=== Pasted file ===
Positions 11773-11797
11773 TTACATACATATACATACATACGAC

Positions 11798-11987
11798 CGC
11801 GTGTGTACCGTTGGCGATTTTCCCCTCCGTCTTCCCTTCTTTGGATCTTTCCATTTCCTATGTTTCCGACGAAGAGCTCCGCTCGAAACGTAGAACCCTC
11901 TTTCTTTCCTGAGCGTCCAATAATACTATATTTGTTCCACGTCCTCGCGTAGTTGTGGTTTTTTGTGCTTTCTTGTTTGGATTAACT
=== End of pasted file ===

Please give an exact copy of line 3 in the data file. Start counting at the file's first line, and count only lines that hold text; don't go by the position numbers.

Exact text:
Positions 11798-11987